Gwen John’s Cat Portraits

I came across this lovely portrait on Pinterest some time ago and pinned it to my Calico Cat board there. (Pinterest, by the way, is where I often find images of calicos, and my Calico Cat board is where I collect them for potential later use here!) I looked at this portrait whenever I added something to my board and was always touched by the expressiveness of this seemingly simple picture.

Gwen John-Cat

Finally I went back to the original source of the image. I found out that it is a well-known portrait by the Welsh artist Gwen John (1876 – 1939) who did many now highly-regarded portraits of women in France, her adopted home. Some of these portraits are in the collection of the Tate Museum in Britain. At the time, it was thought her portraits were old-fashioned since they used subtle color and were traditionally posed, figurative portraits. Her reputation seems to be growing because of the beauty of her compositions, their depth, and that subtlety of color.

I was taken aback that I’d never heard of her–though her brother, Augustus John, was also a famous painter and she was Auguste Rodin’s mistress for some years. [Do I need to point out that she has used the calico colors in her self-portrait below? Look at the dress and the cameo pin at her throat!]

Self-Portrait (1902)

I found more of her work in the Tate Museum collection. From their website here, I learned that Gwen loved cats and had a number of them. The cat in the portrait above was named Edgar Quinet–after the street near her place in Paris–though the cat was female. At some point Edgar disappeared, and Gwen was quite upset.

Here is another of her cat sketches

Cat (1904) Gwen John

Cat (1904) Gwen John

Gwen John’s cats are tortoiseshell rather than calico, but the color scheme is the same. By the way, if I understand correctly, the difference between tortoiseshell and calico cats is that the black, red, and white colors in a tortoiseshell cats are mixed together rather than being in large, discrete patches.

So here is a tortoiseshell kitty


Tortiecat (Photo credit: LuAnn Snawder Photography)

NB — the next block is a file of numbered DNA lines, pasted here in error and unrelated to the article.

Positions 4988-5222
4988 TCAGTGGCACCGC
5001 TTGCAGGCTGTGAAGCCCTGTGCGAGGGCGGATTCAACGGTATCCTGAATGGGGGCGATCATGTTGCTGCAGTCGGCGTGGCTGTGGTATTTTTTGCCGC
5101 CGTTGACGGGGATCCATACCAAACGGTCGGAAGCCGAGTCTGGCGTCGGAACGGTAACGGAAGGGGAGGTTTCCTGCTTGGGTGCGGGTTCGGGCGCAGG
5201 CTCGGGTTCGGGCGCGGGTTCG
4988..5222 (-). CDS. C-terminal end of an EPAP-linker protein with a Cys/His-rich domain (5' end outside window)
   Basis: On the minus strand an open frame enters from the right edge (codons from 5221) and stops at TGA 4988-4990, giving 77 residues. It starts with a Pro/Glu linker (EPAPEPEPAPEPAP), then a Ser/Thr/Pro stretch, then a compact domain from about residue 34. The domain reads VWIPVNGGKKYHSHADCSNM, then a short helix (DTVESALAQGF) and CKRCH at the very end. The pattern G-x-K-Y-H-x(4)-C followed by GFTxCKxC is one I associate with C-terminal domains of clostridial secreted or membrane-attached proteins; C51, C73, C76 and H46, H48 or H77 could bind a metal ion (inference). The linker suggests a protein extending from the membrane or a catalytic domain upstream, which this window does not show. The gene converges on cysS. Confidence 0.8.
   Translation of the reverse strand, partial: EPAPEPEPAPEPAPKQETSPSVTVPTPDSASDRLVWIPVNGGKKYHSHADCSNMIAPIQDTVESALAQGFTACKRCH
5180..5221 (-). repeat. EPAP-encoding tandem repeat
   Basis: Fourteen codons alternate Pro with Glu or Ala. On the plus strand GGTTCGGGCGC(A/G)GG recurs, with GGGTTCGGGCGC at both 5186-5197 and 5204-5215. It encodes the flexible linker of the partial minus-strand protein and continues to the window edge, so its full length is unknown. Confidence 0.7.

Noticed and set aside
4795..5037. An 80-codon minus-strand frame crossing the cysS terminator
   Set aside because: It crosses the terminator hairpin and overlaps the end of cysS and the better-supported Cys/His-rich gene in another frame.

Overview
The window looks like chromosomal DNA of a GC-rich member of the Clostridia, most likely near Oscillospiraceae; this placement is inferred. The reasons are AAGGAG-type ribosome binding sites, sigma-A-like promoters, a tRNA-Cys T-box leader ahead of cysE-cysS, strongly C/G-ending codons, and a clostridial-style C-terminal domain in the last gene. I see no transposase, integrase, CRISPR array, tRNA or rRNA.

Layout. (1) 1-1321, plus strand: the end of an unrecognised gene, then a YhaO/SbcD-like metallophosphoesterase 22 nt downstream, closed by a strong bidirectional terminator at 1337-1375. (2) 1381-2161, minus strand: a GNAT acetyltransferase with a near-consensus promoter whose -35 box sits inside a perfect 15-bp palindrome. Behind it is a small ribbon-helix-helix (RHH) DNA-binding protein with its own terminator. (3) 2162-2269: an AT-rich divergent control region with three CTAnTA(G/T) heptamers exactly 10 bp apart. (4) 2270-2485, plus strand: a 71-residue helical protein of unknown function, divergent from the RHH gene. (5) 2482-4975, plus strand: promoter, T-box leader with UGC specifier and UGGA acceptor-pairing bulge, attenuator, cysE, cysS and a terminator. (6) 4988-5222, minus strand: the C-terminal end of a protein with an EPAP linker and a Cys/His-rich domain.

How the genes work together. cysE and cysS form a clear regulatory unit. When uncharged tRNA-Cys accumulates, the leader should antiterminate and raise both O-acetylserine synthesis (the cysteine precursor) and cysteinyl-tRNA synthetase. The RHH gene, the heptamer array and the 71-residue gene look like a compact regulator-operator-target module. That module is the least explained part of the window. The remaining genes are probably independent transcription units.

while here is a calico . . . well, make that two!


2013_01_090011d (Photo credit: Gwydion M. Williams)

Here’s a last pencil and watercolor portrait by Gwen John

Cat Cleaning Itself (1904–1908), pencil and wa...

Cat Cleaning Itself (1904–1908), pencil and watercolor (Photo credit: Wikipedia)


I think Edgar–if indeed this is also she–looks almost calico here because of the broad brushstrokes, but if tortoiseshell is the preferred term in Europe (as I’ve read somewhere), then tortie she is.


Nope, Pastels Do Not Go With Calico

Here’s proof that pastel colors do not go with calico!

Maybe that’s why Callie rarely goes into my daughter’s room–she knows the aqua-violet-hot pink decor doesn’t suit her.

Keep this in mind when buying accessories like cat beds and jewelled collars for your calico.

The same goes for you tricolor dog (i.e., Beagle, King Charles, Collie, Aussie, etc.) owners. No pink harnesses or Easter-bunny-colored dog blankets, please! It’s just wrong.

If you dress your calico cat/dog/horse in pastels, it looks like you don’t care. Like you don’t care how your majestic Jack-o’-lantern-colored friend looks out there.

Stick with red, black, flame orange, or medium green for accessories.

Wait! Isn’t the ‘calico palette’ the typical Halloween colors–orange pumpkins, black vampires, white ghosts?

Why didn’t that dawn on me before–especially when more than one person has told me Callie looks “scary”? (I just thought it was her intimidating fluffiness and raptor-like stare.)

Callie had a beautiful red collar for a while, but somehow managed to ditch it. The black and white one with little bows she had after that looked good on her too, but it started messing up her ‘ruff’, so I don’t make her wear it now.

No worries, she’s strictly an indoor kitty (and has a chip). I wouldn’t dream of unleashing such a creature on the unsuspecting local coyotes!

If anyone out there puts their calico in pastels *on purpose*, I’d like to see a photo proving why you shouldn’t be arrested for a fashion crime!

A Visual Poem (In Calico Colors)

I wanted to share a piece called “High Density” by Rosalie Gascoigne (1917 – 1999) because of the text and the colors she used. It is a visual poem–or Vispo–done in a beautiful calico palette. I can’t get it to embed correctly, so here it a link to it on the tumblr blog of visual poet Anatol Knotek:

Now that I did that, Zemanta/Wordpress is suggesting these other art works–in the calico palette. How can it tell what I mean by that?? I mean, is it making visual matches, or does the search feature understand what ‘calico’ means?

But wait! I guess I should have done my research before posting, hmm? Zemanta just knows Rosalie Gascoigne’s work when it sees her name. It didn’t give me her name with the captions provided (see below), but the first two are her work. I don’t know why the second one says “Gascoigne Monaro,” except that I learned she lived in the Monaro area (in Australia) at some point.

Here is a link to a gallery/site about her work:


Metropolis, 1999 (detail)

Metropolis, 1999 (detail) (Photo credit: aur2899)

gascoigne monaro

Gascoigne Monaro (Photo credit: One Thousand Words)

Poem and calligraph

Poem and calligraph (Photo credit: Wikipedia)

A Lady With Tigers (via Tumblr)

Is the lady accordionist in this charming illustration by Naomi Wilkinson harping while dreaming of tigers? Are the tigers dancing the polka? Flying? Burning?

Check it out!

Here’s William Blake’s Tyger poem, with his engraving, to which I’m alluding
William Blake's "The Tyger," publish...

William Blake’s “The Tyger,” published in his Songs of Innocence and of Experience (Photo credit: Wikipedia)